A legal high and an empty wallet led to a prison sentence for a Pennar man, who climbed through a window left open for a cat and stole nearly £300 of items.

Ry Robert Williams, of Old School Court, pleaded guilty to burglary when he appeared from custody at Haverfordwest magistrates court on Monday, June 4.

The court heard that Williams entered a ground floor Milford Haven dwelling through a window left open for the home-owner’s cat on May 29.

The resident returned to find his tablet and two mobile phones, worth a total of £297, had been stolen.

Williams’ fingerprints were found at the scene, and he was found to be carrying one of the mobile phones when arrested. He fully admitted the offence when interviewed.

The bench heard that Williams, 26, had previous convictions for theft offences, and had recently served a prison term for stealing a charity box.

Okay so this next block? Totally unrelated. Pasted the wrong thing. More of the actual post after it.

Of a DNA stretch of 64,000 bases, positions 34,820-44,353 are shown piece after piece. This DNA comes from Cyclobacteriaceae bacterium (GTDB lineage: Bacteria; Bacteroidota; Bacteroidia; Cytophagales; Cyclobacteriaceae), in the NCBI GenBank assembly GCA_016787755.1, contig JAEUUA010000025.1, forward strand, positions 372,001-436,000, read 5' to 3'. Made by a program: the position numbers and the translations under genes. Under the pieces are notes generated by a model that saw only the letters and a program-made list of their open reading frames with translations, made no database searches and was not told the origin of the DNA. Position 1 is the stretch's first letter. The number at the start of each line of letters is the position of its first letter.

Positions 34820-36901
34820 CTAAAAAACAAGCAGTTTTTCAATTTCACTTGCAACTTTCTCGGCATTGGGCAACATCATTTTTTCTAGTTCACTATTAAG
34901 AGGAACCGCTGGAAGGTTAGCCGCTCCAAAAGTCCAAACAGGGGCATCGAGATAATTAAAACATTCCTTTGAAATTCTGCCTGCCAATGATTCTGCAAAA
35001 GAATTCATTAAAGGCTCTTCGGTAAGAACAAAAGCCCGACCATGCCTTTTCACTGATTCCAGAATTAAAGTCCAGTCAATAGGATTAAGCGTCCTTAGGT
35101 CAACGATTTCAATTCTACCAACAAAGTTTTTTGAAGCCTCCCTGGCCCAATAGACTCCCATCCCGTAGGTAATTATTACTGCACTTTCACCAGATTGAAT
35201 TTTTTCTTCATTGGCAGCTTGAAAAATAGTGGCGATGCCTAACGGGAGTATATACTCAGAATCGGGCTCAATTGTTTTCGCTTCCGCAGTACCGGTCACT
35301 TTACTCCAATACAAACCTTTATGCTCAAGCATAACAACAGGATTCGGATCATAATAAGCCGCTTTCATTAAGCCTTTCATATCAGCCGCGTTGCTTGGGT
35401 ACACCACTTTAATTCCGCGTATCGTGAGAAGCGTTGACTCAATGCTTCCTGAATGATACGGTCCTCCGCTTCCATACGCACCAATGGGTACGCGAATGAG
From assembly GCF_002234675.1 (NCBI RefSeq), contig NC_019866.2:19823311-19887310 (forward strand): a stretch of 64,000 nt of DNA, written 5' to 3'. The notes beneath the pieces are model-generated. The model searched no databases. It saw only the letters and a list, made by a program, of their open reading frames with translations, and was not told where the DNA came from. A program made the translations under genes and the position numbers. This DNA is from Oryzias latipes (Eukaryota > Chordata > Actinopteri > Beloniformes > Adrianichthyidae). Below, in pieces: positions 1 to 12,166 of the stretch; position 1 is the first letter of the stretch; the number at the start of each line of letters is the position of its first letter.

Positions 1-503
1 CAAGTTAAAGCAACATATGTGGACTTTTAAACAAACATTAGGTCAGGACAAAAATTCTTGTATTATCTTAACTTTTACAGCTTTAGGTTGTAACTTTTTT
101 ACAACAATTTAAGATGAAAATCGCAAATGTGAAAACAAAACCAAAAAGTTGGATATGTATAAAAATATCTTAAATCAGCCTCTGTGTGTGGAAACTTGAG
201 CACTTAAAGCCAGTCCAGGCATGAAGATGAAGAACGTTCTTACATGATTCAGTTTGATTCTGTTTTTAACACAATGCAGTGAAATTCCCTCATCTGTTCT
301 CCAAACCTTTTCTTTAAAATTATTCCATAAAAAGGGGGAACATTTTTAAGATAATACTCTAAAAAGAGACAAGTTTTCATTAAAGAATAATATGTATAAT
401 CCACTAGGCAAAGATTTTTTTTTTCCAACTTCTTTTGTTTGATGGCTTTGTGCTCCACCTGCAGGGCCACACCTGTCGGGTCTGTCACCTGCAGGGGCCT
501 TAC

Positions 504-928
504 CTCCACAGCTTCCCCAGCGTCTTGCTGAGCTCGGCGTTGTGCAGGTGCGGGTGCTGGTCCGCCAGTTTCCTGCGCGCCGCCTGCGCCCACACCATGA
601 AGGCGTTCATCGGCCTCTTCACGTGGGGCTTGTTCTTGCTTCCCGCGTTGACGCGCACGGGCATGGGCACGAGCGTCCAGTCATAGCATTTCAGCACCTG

Mike Kelleher, defending, said Williams was released from prison about a month before the offence, and had not received any benefits because his claim had not been processed, but had been ‘trying to keep out of trouble’.

“On this occasion he had been staying with a friend, who thought he was cheering him up by giving him a legal high.”

Williams spotted the open window while wondering around an area which housed a number of elderly residents in the early hours of the morning.

“Because of the drug he had lost certain inhabitations. He was desperate, and took something that could be easily converted into cash.”

Mr Kelleher added that Williams had been unable to get the tablet to work and gave it to a friend after he failed to switch it on.

“He walked in and walked out. He did not ransack the property. There was no-body there.”

The court heard that Williams cooperated fully with the police and informed them who had the tablet. He said he had empathy for his victim as he had been burgled himself, and apologised.

The bench was told that Williams was still on licence at the time of the offence after being released from prison on May 3.

Magistrates sentenced Williams to four months in prison and ordered him to pay £264 compensation, a £115 surcharge and £85 court costs.